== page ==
Global emissions implications of continuing to increase Canada’s oil production

Gooderham Nathan

[Web page editor: Read this exposure of the Canadian government's duplicity on emissions.]

Aug 23 2022 - 

In a relationship of trust, remaining silent about the most material and consequential information is deceit

Over a year ago, in April 2021, we began efforts to directly question Environment Minister Jonathan Wilkinson (now Minister of Natural Resources) about the fundamental contradiction between the path Canada is presently following, continuing to rapidly expand our oil production while ignoring repeated warnings by climate scientists about the fateful consequences of continuing to increase global oil supply.

Wilkinson briefly replied to our initial inquiry, advising that he had sent our written questions to Environment Ministry staff. Receiving no further response, on November 30, 2021, we sent a further letter to Minister Wilkinson requesting that he answer the “questions we presented to you concerning the incompatibility between the Federal Government’s climate goals announced during the past year, since November 2020, and the planned ongoing expansion of Canada’s oil production”. Our central question was framed in this way:

Do you agree that all further expansion of oil sands production should end now, and that Canada must establish a plan that provides for a gradual reduction of Canada’s total crude oil production to 2030 and a deeper reduction to 2050, a plan aligned with the reduced levels of global oil output that over the next three decades will be essential to meet the net-zero emissions goal by 2050 and limit warming to 1.5°C?

After a delay of eight months, on July 22, 2022, Wilkinson sent us a four-page reply.

In that interval, the Federal Government has acted aggressively to push forward policies to ensure Canada’s oil production will continue to increase for another 10 or 20 years.

On March 29, 2022, the Federal Government published its most recent climate policy statement called the 2030 Emissions Reduction Plan (ERP). The 233-page document lays out details of promised policies that the government says will reduce Canada’s total domestic emissions 40% by 2030, down to an estimated 443 million tonnes (Mt), which the report calls our “notional pathway to 2030”.

Yet, set sharply against this picture of promised deep emissions reductions within Canada over the next nine years, this same ERP document incorporates a detailed plan by our government to increase Canada’s oil production 26% to 2030 and maintain high production levels for another 20 years after that. The plan envisions no significant reduction in Canada’s oil production levels before 2050.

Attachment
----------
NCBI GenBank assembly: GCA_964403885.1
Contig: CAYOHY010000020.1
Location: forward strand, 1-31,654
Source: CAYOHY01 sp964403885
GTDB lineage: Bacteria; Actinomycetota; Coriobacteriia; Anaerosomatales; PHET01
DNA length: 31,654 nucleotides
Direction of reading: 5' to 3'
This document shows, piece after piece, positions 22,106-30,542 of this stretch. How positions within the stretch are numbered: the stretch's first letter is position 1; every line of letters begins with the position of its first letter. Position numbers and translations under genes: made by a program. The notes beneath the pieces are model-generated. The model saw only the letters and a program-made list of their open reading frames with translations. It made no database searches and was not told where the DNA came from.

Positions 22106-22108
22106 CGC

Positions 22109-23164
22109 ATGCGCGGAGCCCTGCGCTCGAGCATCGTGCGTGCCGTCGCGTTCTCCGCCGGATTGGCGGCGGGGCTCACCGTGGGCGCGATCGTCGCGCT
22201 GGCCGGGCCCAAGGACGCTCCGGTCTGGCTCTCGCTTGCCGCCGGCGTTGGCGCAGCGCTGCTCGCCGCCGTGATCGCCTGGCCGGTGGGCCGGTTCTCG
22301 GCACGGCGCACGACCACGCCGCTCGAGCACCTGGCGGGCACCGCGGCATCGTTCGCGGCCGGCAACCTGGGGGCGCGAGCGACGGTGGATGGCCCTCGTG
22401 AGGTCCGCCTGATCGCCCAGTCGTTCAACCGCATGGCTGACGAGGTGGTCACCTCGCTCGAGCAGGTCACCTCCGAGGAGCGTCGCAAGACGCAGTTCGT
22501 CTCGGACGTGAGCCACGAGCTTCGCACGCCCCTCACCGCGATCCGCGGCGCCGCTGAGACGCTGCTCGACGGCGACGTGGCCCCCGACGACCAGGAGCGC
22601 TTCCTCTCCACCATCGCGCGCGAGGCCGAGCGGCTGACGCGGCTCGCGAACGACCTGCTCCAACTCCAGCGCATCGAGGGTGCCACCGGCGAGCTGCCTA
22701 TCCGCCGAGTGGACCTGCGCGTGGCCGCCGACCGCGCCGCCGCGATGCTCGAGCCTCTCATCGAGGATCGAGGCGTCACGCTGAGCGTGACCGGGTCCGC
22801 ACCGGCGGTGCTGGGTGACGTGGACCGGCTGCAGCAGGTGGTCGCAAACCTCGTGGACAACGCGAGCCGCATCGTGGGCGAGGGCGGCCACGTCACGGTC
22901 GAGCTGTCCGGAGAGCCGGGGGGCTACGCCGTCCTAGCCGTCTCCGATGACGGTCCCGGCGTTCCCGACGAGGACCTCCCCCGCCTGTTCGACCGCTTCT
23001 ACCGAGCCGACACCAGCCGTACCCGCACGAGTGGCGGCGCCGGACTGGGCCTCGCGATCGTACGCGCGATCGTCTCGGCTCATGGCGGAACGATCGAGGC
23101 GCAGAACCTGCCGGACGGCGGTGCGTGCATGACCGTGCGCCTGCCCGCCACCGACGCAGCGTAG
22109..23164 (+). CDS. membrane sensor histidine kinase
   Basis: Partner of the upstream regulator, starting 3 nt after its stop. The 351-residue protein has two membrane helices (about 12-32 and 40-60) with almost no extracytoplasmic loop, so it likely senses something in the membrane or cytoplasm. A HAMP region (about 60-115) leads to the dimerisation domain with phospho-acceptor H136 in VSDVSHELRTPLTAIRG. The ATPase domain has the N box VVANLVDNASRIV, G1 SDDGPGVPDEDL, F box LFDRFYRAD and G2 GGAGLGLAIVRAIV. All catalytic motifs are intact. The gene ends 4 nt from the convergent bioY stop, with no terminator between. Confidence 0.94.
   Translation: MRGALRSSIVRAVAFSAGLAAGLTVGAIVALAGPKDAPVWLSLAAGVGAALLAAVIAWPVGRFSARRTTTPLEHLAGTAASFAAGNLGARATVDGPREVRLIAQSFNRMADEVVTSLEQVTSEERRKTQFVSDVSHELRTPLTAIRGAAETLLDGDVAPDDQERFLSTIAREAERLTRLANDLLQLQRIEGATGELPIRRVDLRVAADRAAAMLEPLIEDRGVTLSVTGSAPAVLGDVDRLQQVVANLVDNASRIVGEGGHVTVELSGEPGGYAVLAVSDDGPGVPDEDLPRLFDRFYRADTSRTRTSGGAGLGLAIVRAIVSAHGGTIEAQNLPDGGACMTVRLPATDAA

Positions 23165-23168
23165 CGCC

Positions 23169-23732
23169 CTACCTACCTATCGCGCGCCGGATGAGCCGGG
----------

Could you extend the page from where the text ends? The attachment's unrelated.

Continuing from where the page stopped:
Built right into this new “emissions reduction plan” is the promise, and acceptance, that Canada’s oil production will continue to increase to 2030 and beyond. But that ambitious plan cannot be reconciled with the findings of multiple recent international analyses, including most prominently the International Energy Agency’s (IEA) May 18, 2021 “Net-Zero Emission by 2050 Scenario”, which explains the rapid pace and severity of the immediate deep reductions in global oil production required by 2030 and deeper cuts needed by 2040 to give the world even a 50-50 chance to keep the heating of the earth to within the 1.5°C threshold. The IEA has concluded that within this decade a 25% reduction in global oil production would be required, down to 72 million barrels per day (bpd) by 2030, and a 50% cut down to 44 million bpd by 2040. Global oil production is currently about 100 million bpd, and still rising. Canada is the world’s 4th largest oil supplier.

Canada’s ERP document entirely omits any reference to the deep cuts in oil consumption required by 2030 and 2040.

The government’s source for the projected growth of Canada’s oil production to 2030, relied on and cited by the ERP, is the Federal Government’s own energy agency, the Canada Energy Regulator (CER).  The ERP has adopted the CER’s “Current Policies Scenario” data, published on December 9, 2021. Jonathan Wilkinson, the Member of Parliament for North Vancouver, is now Canada’s Minister of Natural Resources. In that capacity he is also the Minister responsible for the CER. The CER has never prepared – or at least never publicly disclosed – any analysis that examines whether Canada’s rising oil production can possibly be aligned with a 1.5°C world.  

In his July reply, Wilkinson is evasive. He seriously misrepresents the core findings of the IEA’s May 18, 2021 report, making the claim that “based on the International Energy Agency’s (IEA) Net-Zero Roadmap, crude oil will continue to be a major part of the energy supply mix in 2040 and beyond”. In truth, the IEA has concluded that by 2040 global oil use must decline 50% below the 2019 level and by 2050 fall 75%. Wilkinson is silent about how continued growth Canada’s oil production can possibly be reconciled with the IEA’s actual findings or with any future that offers the world’s children a realistic chance to keep the further heating of the earth within the 1.5°C or 2°C threshold.         

We responded to Minister Wilkinson on August 23, 2022. Our public letter documents the Minister’s refusal (and the government’s failure) to speak to Canadians with absolute candour about the grave and irreversible emissions implications of continuing to increase Canada’s oil production to 2030 and beyond.

Read our public letter to Canada’s Minister of Natural Resources

Click the yellow button to get the letter (opens as a PDF in your browser).

The text of our earlier letter dated November 30, 2012, to Minister Wilkinson is found here. His four-page reply to us dated July 22, 2022, is found here.